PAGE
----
Again, bonus points to any Temple Student who can tell me where I am on campus.
um um um…..barton?
Good guess, this would fit right in at Barton Hall, the building that Temple University apparently forgot was a place! However, this was taken on the 1st floor of Anderson Hall, coincidentally, seconds before I ran into you there!
Man holding “Socialist Action!” newspapers was handing out fliers and shouting “END THE DEATH PENALTY, FREE (so and so).”
He handed me a flier and I asked “what is he accused of?” He replied “Murder” as evasively as you can possibly say. I replied “Murder of whom?” He begrudgingly replied “A police officer.” I handed him back his flier and said “No thank you.” He said “Well maybe if you just read it—”
“—Sir, you’re not going to get me to read it.”
“Just because he’s accused?”
That guy could be totally innocent. He could be in the middle of a conspiracy to frame him. But you know what? The guy handing out the fliers doesn’t care whether or not he’s innocent. Neither does the person who printed them. They would throw their full support behind anyone accused of killing a police officer even if they personally witnessed the murder and knew he was guilty. I’ll do my own research on the case and come to my own conclusions, but I’m not going to get my information from such an obviously biased source.
I’ve seen this flier guy at “free Mumia” tables on campus, I’ve seen him scoffing in disgust whenever a police officer passes by, and it isn’t that big of a stretch to assume that he doesn’t care whether or not this guy is innocent. The real cause is “it should not be illegal to murder a police officer,” and that’s not a cause I can get behind.
Admittedly, this is a kind of selfish thing to do in most cases. However, in this case, there are a few extenuating circumstances.
So I’m not really sure what they were criticizing me for. If you’re not allowed to take the elevator to the top floor of a building, why does that building have an elevator?
Tips (by the way, these things are not in reference to any one specific person. If I hadn’t seen these exact things on at least three people prior to this, it would not be on the list):
Or “The continuing saga of Hemingway-Bandana guy in Pop Culture class.”
So first he got snippy with the professor for calling him “Nick,” and when she asked what he preferred, he said “It’s nothing, it’s just my name’s not ‘Nick,’ it’s ‘Nicholas.’” Even though “I prefer Nicholas” would have sufficed, he had to try to make her feel guilty for making a fairly common mistake.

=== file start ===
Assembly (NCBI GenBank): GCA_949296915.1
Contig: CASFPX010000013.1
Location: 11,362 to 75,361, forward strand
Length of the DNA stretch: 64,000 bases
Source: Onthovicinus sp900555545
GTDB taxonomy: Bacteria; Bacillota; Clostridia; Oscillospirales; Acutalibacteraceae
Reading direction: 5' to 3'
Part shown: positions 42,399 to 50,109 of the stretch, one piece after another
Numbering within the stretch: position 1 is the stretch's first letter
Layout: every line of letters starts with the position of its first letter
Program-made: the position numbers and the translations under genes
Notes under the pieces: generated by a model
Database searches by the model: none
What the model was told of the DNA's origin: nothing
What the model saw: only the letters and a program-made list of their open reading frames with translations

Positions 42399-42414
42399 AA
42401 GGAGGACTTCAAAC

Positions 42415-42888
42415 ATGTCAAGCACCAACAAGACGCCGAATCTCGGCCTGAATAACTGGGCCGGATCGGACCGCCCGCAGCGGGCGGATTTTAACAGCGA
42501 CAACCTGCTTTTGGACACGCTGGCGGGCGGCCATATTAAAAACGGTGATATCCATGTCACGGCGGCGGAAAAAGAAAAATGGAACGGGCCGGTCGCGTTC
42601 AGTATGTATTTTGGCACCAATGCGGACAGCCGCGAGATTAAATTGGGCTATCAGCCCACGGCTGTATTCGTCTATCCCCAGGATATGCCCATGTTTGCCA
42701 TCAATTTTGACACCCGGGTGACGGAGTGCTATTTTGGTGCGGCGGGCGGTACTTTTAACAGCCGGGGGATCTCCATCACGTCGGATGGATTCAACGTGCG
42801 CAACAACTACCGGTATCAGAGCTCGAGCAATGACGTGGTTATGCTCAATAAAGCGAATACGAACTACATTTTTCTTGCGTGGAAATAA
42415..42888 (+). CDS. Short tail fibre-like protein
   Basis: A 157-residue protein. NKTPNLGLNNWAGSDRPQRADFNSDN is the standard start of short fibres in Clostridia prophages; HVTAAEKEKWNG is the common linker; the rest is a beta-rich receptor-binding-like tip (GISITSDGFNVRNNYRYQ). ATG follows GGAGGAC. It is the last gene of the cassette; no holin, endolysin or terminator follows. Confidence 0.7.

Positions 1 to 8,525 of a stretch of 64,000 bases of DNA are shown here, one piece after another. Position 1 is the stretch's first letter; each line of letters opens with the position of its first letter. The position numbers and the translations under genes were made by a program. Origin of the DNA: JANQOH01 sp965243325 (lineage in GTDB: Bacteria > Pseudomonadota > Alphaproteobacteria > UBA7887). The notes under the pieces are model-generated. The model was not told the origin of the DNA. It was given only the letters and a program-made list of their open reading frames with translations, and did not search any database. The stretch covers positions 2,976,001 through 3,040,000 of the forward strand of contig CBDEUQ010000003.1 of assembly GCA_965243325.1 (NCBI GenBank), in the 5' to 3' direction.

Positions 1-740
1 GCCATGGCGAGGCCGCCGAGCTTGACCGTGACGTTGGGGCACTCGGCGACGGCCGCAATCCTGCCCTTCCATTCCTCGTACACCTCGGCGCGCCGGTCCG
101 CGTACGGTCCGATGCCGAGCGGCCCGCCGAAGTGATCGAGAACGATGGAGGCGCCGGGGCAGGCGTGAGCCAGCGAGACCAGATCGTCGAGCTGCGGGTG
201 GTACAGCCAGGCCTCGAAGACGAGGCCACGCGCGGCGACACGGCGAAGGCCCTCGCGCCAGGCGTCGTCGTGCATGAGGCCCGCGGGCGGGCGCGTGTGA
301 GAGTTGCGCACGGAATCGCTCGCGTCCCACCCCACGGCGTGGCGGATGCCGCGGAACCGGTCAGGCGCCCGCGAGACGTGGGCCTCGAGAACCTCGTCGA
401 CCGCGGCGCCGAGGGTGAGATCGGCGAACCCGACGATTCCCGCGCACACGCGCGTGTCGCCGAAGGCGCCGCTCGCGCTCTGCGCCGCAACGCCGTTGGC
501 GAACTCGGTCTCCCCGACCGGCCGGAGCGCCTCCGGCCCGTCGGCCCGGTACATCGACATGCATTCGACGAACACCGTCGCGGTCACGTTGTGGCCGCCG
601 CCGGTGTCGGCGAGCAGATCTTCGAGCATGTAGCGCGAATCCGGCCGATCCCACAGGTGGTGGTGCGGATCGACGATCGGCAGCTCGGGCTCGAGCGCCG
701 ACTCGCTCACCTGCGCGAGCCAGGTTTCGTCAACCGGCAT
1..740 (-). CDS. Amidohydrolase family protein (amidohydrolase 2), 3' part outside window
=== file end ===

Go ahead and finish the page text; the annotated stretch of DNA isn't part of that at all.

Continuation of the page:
Second, when we were talking about what type of person resisted pop culture, he proudly raised his hand. The professor asked him to expand on that, he said “I just don’t buy into it. I mean, I have a cell phone because I need one, but I only really use it to make calls.” (Note: closer inspection revealed an iPhone clipped to his belt in a case that was specially designed to reveal the apple logo.) Plus, dude, if you don’t “buy into” pop culture or care about it, why are you taking a pop culture class? Is this some weird thing where you go to a class full of people who love pop culture and try to feel superior because you “don’t buy into it?” Is this a “you’re all sheep and I’m a conscious human” thing, despite the fact that you’re a walking caricature?
Third, in the back corner, he talked to some guy for the entire class, strangely causing the first time I’ve ever seen a college professor tell a grown man not to talk in class like we were in elementary school.
Not a single word out of this guy’s mouth surprised me. It was like someone programmed every possible douchey response into his brain, and then made his appearance match so everyone would be expecting it anyway. Also, today he wore a seashell necklace and a College of Liberal Arts shirt. Every time he spoke I was just like:
It was like God read my mind in the present day, thought “what features would cause Dan to immediately dislike him?” and then went back around 20 years and created THAT EXACT DUDE and set him on a path to one day meet me. The features are as follows:
Here is why those things bother me. Every part of his appearance is specially designed to make people think he’s tough and manly.
I’m sure he’s a great guy. I might even talk to him and find he’s super cool and we’ll end up awesome best friends. There’s always a chance of that. However, he made an incredibly bad first impression. Any one of these characteristics individually would be fine, possibly even charming, depending on the person. However, all four of them in one person observed simultaneously upon our first meeting was just unsettling for me.